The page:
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Background. Methodology. Outcome Variables. Study Objectives. Poster No. B50 Track 2. Family planning methods among women in a vaginal microbicide feasibility study in rural KwaZulu Natal, South Africa. Laura Subramanian 1 ; Nuala McGrath 1,2 ; Hlengiwe Ndlovu 1 ; Mitzy Gafos 1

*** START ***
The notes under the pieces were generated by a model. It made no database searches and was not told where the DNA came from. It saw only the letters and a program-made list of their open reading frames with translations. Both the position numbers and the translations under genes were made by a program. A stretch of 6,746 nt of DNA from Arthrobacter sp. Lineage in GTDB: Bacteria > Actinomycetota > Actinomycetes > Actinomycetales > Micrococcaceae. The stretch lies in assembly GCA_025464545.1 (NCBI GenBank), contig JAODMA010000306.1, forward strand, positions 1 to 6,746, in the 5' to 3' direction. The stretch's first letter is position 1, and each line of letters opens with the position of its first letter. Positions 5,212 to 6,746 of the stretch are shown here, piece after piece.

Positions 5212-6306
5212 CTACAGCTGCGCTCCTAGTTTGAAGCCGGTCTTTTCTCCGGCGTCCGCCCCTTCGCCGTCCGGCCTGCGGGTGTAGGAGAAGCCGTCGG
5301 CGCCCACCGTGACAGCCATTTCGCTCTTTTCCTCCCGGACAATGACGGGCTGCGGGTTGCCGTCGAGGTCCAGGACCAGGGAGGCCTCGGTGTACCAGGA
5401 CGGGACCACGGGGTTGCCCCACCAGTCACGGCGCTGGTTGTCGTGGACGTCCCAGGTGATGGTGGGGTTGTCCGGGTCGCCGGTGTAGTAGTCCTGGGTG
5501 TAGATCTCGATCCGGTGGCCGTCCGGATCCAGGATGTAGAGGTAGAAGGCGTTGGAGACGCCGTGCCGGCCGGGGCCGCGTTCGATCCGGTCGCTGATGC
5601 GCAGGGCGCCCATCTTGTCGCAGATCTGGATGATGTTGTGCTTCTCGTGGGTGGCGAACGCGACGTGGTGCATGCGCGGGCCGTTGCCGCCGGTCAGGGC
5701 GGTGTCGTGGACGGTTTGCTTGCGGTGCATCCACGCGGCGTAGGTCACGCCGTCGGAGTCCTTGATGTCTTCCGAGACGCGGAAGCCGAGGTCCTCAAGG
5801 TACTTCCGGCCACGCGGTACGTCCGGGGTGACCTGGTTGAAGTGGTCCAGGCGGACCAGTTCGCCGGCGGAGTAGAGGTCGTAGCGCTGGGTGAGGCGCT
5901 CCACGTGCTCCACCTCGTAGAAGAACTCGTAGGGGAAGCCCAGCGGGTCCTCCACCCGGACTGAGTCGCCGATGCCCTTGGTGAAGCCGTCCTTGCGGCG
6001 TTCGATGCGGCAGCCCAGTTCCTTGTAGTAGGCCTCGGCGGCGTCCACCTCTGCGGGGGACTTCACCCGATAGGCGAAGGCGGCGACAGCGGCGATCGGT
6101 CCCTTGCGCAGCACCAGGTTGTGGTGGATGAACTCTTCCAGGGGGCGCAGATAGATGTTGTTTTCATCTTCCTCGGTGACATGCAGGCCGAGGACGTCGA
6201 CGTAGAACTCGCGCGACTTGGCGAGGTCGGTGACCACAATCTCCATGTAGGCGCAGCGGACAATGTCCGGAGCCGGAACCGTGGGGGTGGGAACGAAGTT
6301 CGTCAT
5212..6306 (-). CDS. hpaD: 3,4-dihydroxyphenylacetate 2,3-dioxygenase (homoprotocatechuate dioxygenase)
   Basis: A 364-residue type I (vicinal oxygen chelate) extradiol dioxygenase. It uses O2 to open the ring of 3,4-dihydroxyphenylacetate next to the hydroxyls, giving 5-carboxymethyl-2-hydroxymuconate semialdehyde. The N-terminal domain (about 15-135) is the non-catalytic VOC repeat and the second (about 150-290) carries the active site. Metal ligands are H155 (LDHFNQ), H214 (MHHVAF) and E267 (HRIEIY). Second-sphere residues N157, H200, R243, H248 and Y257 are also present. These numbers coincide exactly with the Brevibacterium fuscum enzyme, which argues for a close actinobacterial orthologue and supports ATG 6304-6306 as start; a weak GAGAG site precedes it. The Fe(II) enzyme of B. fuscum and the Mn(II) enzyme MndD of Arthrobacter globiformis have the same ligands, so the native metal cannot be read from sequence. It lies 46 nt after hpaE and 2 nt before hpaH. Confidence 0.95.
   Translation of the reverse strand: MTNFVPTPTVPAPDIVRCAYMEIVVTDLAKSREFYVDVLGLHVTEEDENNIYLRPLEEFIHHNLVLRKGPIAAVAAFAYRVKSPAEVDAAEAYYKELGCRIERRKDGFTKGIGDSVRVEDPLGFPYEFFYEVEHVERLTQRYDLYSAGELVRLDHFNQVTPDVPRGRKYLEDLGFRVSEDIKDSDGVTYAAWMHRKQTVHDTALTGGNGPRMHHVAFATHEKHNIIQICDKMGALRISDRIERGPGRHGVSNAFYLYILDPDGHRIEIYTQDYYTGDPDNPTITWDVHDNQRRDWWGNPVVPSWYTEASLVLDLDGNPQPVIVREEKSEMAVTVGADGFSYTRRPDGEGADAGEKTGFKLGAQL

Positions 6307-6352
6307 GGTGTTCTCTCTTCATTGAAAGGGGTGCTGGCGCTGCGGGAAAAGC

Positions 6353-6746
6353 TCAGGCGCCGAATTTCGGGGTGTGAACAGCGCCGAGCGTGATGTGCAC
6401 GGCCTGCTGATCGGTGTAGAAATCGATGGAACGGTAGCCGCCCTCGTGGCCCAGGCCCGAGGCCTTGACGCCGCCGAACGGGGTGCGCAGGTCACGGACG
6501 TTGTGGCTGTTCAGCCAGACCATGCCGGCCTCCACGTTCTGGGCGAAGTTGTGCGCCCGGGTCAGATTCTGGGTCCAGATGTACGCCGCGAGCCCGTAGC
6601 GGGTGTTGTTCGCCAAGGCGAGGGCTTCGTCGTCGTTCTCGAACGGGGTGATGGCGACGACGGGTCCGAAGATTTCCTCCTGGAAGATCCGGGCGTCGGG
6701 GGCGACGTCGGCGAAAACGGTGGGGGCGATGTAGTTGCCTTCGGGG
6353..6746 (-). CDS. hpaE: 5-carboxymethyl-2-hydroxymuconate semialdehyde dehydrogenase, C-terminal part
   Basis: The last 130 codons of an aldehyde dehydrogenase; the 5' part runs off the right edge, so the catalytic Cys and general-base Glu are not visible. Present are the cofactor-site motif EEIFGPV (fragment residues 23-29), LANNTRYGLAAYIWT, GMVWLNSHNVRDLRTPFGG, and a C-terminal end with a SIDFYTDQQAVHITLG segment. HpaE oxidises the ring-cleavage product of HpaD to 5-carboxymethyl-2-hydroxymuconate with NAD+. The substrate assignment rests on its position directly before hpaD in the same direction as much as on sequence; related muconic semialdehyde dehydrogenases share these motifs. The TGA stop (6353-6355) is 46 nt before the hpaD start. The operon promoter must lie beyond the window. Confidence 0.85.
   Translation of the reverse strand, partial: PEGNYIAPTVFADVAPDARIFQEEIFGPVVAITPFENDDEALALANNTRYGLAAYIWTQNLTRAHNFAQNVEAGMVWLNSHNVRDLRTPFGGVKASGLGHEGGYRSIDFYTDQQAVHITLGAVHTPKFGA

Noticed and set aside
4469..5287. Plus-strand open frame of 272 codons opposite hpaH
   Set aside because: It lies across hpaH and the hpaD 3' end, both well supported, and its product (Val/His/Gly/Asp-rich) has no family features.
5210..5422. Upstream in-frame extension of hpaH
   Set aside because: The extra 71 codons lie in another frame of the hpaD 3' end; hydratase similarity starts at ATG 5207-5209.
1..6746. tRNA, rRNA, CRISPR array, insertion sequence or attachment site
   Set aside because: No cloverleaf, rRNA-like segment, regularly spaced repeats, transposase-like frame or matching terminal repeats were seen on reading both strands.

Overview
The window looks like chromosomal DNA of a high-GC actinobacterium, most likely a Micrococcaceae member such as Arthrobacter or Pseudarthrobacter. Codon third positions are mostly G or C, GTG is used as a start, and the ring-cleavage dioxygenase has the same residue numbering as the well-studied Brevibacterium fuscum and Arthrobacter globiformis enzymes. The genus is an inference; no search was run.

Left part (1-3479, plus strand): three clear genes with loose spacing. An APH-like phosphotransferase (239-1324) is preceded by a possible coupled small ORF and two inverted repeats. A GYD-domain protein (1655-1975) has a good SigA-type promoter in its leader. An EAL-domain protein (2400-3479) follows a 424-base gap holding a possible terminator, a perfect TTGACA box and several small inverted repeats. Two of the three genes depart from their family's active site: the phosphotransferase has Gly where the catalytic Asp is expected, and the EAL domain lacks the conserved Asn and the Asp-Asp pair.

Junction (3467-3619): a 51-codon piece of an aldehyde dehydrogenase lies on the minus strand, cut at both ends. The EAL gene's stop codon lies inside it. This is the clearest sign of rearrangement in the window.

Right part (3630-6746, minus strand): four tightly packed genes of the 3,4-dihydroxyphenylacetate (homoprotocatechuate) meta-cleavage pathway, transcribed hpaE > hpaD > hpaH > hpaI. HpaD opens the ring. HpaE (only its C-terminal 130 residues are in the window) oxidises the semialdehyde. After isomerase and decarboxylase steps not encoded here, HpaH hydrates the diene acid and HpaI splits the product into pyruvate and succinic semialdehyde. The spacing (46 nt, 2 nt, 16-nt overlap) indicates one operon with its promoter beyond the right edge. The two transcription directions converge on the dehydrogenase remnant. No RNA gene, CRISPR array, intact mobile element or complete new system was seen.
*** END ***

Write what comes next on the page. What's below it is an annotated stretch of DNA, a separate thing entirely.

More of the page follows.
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Background Methodology Outcome Variables Study Objectives Poster No. B50 Track2 Family planning methods among women in a vaginal microbicide feasibility study in rural KwaZulu Natal, South Africa. Laura Subramanian1; Nuala McGrath1,2 ; Hlengiwe Ndlovu1; Mitzy Gafos1 1Africa Centre for Health and Population Studies 2London School of Hygiene and Tropical Medicine (UK) • Family planning affects women’s health and lives, and depends on a variety of socio-demographic and cultural factors. • Many South African women either choose not to use family planning or are not able to negotiate FP use with their sexual partners, and are at increased risk for unwanted pregnancies. • The Africa Centre is 1 of 6 sites in the Microbicides Development Programme (MDP) network, conducting a randomized double- blind placebo-controlled phase III clinical trial to evaluate the safety andefficacy of PRO 2000/5 microbicide gel in reducing the risk of vaginally acquired HIV infection. • In preparation for the MDP trial, the centre conducted a feasibility • study from June 2003 to December 2004 in rural KwaZulu-Natal, • South Africa to assess acceptability of study procedures, ability to • recruit & retain women, and measure HIV incidence and HIV and • STI prevalence. • This analysis of feasibility study data has 3 primary aims: • (1) Determine prevalence of contraceptive use among women • screened for the Microbicide Feasibility Study (MFS); • (2) Identify socio-demographic determinants of contraceptive use • and method choice; • (3) Investigate changes in contraceptive use during the MFS. • Women were recruited from family planning and immunization clinics. • 888 women were screened and 449 enrolled in the study. • Enrolled women were asked to attend follow-up visits 2 weeks after • enrollment and then at 3-monthly intervals for a period of up to • 12 months. • Demographic information was collected at screening visit. Detailed • information on use of family planning methods was collected at • screening and all follow-up visits. • At each study visit women received safer sex counselling, and were • offered free family planning services and free condoms. • Data analysis was conducted using Stata v.8. • (1) Current contraceptive use: • □ YES: Any modern method (sterilization, IUCD, pills, injectables, • barrier methods) • □NO: No method or unreliable method (rhythm/calendar • method, withdrawal, herbs, Quinine, other) • (2) Primary contraceptive method: • □Invasive methods: Female/male sterilization, IUCD • □Oral methods: Pills • □Injectable methods: Depo-provera, Nur-isterate injection • □Barrier methods: Male/female condom, foam/jelly/ • spermicide, diaphragm Predictors of contraceptive method choice Predictors of contraceptive use • Among 466 screened sexually active women using contraception, • multiple multinomial logistic regression was used to evaluate predictors • of primary contraceptive method choice. • Primary contraceptive methods included injectables (30%), condoms • (12%), sterilization (6%) and pills (4%). • Among 861 screened sexually active women with information on • all univariate significant predictors, multiple logistic regression • was used to evaluate predictors of modern contraceptive use. • 466 (54%) women reported using a modern contraceptive method. Table 1: Multivariable predictors of FP use (n=861) Table 2: Multivariable predictors of FP method use (n=466) (ref injectables) *adjusted for clinic at recruitment *adjusted for clinic at recruitment Longitudinal changes in contraceptive use Conclusions • Changes in contraceptive use were investigated for 195 • enrolled women attending 3, 6 and 9-month follow-up visits. • Contraceptive use increased significantly from 56% to 70% • and condom use from 15% to 28% over 9 months. • In a sexually active population in rural KwaZulu-Natal not intending pregnancy, half of women were using modern contraception. The majority were using injectable contraceptives. • Multivariable analyses revealed significantly higher current contraceptive use among women married, multiparous, employed full/part-time, and with secondary education. Women aged 40+ were significantly less likely to be using contraception. • Age, marital status, education level and parity were associated with different contraceptive method choices. • Among 195 women followed longitudinally, contraceptive use, • especially condom use, increased significantly over 9 months. • This may reflect repeated safer sex counselling. • Family planning clinics and microbicide trials may use information about predictors of contraceptive use to tailor counselling.